Steve Krug suggests that it’s better to innovate only when you know you really have a better idea, but take advantages of conventions when you don’t.

10. Test early, test often

This so-called TETO-principle should be applied to every web design project as usability tests often provide crucial insights into significant problems and issues related to a given layout.

Test not too late, not too little and not for the wrong reasons. In the latter case it’s necessary to understand that most design decisions are local; that means that you can’t universally answer whether some layout is better than the other one as you need to analyze it from a very specific point of view (considering requirements, stakeholders, budget etc.).

Some important points to keep in mind:

  • according to Steve Krug, testing one user is 100% better than testing none and testing one user early in the project is better than testing 50 near the end. Accoring to Boehm’s first law, errors are most frequent during requirements and design activities and are the more expensive the later they are removed.
  • testing is an iterative process. That means that you design something, test it, fix it and then test it again. There might be problems which haven’t been found during the first round as users were practically blocked by other problems.
  • usability tests always produce useful results. Either you’ll be pointed to the problems you have or you’ll be pointed to the absence of major design flaws which is in both cases a useful insight for your project.
  • according to Weinberg’s law, a developer is unsuited to test his or her code. This holds for designers as well. After you’ve worked on a site for few weeks, you can’t observe it from a fresh perspective anymore. You know how it is built and therefore you know exactly how it works — you have the wisdom independent testers and visitors of your site wouldn’t have.

Bottom line: if you want a great site, you’ve got to test.

References

Footnotes

  1. 1 http://www.smashingmagazine.com/2007/09/27/10-usability-nightmares-you-should-be-aware-of/
  2. 2 http://www.smashingmagazine.com/2007/10/09/30-usability-issues-to-be-aware-of/
  3. 3 http://www.smashingmagazine.com/wp-rss.php
  4. 4 http://d-webs.com/lhe/apage/27944.php
  5. 5 http://www.useit.com/alertbox/reading_pattern.html
  6. 6 http://www.etre.com/usability/eyetracking/showme/
  7. 7 http://searchengineland.com/070413-121955.php
  8. 8 http://blog.eyetools.net/eyetools_research/4_community_of_learning/index.html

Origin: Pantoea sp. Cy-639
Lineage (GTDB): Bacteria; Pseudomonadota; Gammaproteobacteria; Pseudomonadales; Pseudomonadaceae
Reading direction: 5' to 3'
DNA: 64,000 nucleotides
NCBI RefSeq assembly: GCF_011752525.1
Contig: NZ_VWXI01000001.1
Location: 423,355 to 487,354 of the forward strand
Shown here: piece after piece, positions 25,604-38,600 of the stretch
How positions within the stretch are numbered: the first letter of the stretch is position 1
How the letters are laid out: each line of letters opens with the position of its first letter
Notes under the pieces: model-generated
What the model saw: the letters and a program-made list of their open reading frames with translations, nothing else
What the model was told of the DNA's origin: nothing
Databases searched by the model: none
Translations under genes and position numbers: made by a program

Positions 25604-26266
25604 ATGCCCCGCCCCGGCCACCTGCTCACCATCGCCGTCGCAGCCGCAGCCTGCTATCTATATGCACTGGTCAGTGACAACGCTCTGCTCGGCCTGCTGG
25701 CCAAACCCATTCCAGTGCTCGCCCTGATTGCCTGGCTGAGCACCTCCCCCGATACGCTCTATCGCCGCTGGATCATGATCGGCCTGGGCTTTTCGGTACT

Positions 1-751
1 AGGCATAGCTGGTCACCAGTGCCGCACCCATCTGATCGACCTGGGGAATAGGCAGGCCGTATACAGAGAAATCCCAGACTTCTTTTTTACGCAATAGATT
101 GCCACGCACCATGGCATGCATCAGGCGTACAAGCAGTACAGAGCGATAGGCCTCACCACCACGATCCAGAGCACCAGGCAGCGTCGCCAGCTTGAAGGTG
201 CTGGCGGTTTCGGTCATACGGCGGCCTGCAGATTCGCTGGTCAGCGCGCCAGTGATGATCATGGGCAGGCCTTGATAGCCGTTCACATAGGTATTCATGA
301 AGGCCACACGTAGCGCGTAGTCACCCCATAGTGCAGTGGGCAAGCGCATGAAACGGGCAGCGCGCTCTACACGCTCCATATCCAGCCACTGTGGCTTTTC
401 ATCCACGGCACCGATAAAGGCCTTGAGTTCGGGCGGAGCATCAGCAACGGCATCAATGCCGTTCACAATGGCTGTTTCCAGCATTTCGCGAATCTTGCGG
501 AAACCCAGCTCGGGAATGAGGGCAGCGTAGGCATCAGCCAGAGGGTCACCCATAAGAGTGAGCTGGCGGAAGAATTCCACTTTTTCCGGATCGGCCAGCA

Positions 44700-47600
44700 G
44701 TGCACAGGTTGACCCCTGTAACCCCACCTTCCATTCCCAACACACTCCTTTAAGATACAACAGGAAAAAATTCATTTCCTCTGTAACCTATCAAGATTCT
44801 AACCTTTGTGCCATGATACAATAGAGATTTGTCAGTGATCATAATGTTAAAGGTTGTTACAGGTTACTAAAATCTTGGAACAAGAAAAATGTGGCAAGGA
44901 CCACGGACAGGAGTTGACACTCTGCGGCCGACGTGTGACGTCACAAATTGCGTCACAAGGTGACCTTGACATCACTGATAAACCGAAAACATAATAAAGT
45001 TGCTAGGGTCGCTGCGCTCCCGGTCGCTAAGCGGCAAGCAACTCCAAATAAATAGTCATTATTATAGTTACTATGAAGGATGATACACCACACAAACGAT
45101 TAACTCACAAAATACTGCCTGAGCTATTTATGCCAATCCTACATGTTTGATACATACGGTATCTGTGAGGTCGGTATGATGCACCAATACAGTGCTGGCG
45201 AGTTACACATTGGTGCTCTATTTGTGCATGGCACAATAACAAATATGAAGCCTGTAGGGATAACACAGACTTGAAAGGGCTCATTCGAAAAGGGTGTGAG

9. 9 http://www.beyondis.co.uk/
  10. 10 http://www.beyondis.co.uk/
  11. 11 http://www.useit.com/alertbox/reading_pattern.html
  12. 12 http://expressionengine.com/
  13. 13 http://expressionengine.com/
  14. 14 http://www.thinkvitamin.com/training/webapps/web-app-form-design/
  15. 15 http://www.stikkit.com/signup
  16. 16 http://www.stikkit.com/signup
  17. 17 http://www.humanized.com/
  18. 18 http://www.humanized.com/
  19. 19 http://dibusoft.com/
  20. 20 http://dibusoft.com/
  21. 21 http://www.eleven2.com/
  22. 22 http://www.eleven2.com/
  23. 23 http://crcbus.mattiaviviani.net/
  24. 24 http://crcbus.mattiaviviani.net/
  25. 25 http://getfinch.com/
  26. 26 http://getfinch.com/
  27. 27 http://cameron.io/
  28. 28 http://cameron.io/
  29. 29 http://web.cs.wpi.edu/~matt/courses/cs563/talks/smartin/int_design.html
  30. 30 http://www.useit.com/alertbox/
  31. 31 http://babelfish.yahoo.com
  32. 32 http://babelfish.yahoo.com
  33. 33 http://web.cs.wpi.edu/~matt/courses/cs563/talks/smartin/int_design.html
  34. 34 http://nibis.ni.schule.de/~lepke/homepage/webdesign/webdesign.html
  35. 35 http://www.macgregor.net/speaking/digitaleve/UID.swf
  36. 36 http://www.usability.gov/pdfs/guidelines.html
  37. 37 http://www.sylvantech.com/~talin/projects/ui_design.html

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Vitaly Friedman loves beautiful content and doesn’t like to give in easily. Vitaly is writer, speaker, author and editor-in-chief of Smashing Magazine. He runs responsive Web design workshops, online workshops and loves solving complex performance problems in large companies. Get in touch.

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  1. 1

    This tells me nothing

    -8
    • 302

      Thanks very much for this great ronduup, and for sharing a couple of my posts as well. Much appreciated. Cheers!

      -10
  2. 603

    These tips are overly generalizations and I don’t buy 50% of them. Design and engaging graphics do matters. The best site design was pure text -15 years ago. Today’s users expect quality design. I don’t think I would stay on an all text site for a moment unless it was Craig’s list. The better way to design is to understand the purpose of the web site. Some web sites only need to convey text or need a simple design, other web sites need dynamic design and graphics. It depends on what you are selling and what the website goals are. Simplistic articles like this should be taken with a grain of salt.

    -14
  3. 904

    OH nana, what’s ma name , OH nana what’s mah name.? the square root of 69 is 8 something

    -7
  4. 1205